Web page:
For a moment it appeared as if the board would approve the comp plan contingent on the development of a review, but after Environmental Services Director Julie Runkel recommended commissioners take time to craft a thorough request for proposals seeking companies interested in conducting the review, the board voted to approve the plan.

Malecha said he was satisfied with the verbal agreement to develop a request for proposals.

According to the Minnesota Environmental Quality Board, the AUAR process a type of environmental review “to understand how different development scenarios will affect the environment of their community before the development occurs.

The process is designed to look at the cumulative impacts of anticipated development scenarios within a given geographic area. … Environmental analysis information from an AUAR can be used to inform local planning and zoning decisions.”

Tuesday’s vote came two weeks after the board wrapped up a required public hearing in which a number of residents criticized plans to rezone several hundred acres along the interstate for commercial and residential development. Much of the land was the site of a proposed 466-acre car club and track, withdrawn in late 2019 after the developer lost rights to several of the properties involved.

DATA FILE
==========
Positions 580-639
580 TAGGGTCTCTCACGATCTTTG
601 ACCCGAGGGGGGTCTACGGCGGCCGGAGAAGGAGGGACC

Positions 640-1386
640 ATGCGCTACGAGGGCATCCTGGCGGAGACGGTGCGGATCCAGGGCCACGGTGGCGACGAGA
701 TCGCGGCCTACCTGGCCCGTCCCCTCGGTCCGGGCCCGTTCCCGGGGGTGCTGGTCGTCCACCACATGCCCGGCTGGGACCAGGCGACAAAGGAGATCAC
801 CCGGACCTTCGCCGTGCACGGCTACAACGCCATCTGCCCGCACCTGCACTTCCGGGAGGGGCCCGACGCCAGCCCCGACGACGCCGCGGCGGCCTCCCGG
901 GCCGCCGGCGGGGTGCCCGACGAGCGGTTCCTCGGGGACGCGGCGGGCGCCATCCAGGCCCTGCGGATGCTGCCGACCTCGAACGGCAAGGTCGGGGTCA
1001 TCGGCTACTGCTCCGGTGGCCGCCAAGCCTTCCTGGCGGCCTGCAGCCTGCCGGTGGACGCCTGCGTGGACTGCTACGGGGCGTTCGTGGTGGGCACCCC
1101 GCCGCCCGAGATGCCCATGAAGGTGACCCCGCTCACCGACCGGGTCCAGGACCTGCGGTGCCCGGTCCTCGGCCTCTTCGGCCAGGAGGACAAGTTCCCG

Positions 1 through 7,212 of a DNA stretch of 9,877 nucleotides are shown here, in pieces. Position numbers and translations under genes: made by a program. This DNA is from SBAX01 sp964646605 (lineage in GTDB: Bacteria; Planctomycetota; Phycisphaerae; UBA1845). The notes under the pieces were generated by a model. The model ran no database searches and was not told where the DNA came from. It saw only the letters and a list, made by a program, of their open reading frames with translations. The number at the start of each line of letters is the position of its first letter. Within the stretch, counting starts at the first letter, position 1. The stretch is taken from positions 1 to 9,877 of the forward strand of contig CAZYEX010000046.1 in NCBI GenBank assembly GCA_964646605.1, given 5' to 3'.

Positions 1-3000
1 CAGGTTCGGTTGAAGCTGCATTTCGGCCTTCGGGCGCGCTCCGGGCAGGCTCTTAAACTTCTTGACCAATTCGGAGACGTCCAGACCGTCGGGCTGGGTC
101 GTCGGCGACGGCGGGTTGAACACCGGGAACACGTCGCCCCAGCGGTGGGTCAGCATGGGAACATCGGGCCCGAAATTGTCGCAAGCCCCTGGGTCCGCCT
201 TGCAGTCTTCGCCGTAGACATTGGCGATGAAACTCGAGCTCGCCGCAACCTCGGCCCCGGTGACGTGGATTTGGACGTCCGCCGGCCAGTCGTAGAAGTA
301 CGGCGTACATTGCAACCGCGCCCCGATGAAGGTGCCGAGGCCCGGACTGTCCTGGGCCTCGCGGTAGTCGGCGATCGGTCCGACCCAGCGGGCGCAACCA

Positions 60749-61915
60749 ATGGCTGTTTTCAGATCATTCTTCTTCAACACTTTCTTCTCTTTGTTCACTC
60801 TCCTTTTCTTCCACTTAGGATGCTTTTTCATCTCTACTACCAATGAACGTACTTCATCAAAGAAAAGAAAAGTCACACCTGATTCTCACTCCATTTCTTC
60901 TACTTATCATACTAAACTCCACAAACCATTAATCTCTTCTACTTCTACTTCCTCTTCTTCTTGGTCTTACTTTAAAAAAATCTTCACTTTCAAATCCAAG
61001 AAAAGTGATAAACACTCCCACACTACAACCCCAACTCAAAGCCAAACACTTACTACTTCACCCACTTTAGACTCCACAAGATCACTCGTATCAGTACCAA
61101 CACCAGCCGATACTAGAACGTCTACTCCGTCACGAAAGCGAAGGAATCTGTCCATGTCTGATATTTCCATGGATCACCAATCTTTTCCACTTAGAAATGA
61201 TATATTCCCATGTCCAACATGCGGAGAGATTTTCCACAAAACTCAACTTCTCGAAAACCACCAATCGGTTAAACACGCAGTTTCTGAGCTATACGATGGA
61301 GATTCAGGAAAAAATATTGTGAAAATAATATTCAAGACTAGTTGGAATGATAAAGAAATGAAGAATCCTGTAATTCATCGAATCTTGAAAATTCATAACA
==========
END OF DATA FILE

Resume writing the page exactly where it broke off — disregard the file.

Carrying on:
Many of the same residents also questioned that proposal, finding it would permanently alter the rural nature of the community, harm wildlife and deplete valuable resources.

“I don’t understand why you would rezone an area with no vision of what belongs there,” Kathleen Doran Norton, a former Bridgewater Township supervisor said Sept. 28.

Bagley Avenue resident Elizabeth Heigl, also at the public hearing, asked the board to consider existing residents and the nearby community when deciding how and whether to approve commercial develop in the area.